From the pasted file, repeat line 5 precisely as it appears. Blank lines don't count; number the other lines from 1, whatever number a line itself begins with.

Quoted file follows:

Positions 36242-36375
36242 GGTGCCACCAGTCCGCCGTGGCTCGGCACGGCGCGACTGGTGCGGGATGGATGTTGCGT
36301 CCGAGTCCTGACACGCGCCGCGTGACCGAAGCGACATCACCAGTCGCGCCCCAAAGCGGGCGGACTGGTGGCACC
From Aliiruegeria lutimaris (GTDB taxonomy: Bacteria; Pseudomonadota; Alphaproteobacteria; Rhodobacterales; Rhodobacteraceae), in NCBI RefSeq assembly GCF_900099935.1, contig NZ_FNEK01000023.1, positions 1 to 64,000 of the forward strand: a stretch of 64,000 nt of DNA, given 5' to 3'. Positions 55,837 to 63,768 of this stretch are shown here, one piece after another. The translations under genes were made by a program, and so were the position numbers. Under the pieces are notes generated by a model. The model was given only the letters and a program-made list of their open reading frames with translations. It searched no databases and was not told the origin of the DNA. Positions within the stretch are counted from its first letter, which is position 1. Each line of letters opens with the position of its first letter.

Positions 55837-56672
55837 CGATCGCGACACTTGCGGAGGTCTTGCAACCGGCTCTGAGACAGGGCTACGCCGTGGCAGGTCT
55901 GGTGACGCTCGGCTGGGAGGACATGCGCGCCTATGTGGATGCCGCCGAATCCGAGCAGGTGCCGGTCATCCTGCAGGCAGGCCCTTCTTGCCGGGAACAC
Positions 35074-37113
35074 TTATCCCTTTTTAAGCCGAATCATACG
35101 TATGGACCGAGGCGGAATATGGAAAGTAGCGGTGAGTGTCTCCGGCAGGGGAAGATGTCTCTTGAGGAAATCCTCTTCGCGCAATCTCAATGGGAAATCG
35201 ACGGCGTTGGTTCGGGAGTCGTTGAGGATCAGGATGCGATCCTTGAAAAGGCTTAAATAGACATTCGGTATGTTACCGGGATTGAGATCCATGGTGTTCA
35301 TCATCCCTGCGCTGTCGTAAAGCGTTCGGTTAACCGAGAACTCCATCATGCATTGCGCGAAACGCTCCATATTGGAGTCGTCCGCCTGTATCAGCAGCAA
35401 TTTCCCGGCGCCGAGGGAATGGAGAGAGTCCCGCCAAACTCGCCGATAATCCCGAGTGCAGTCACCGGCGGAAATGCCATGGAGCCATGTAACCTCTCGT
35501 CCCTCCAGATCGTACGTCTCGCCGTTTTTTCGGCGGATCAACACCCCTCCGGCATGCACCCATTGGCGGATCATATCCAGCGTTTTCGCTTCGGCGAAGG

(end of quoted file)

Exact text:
Positions 55837-56672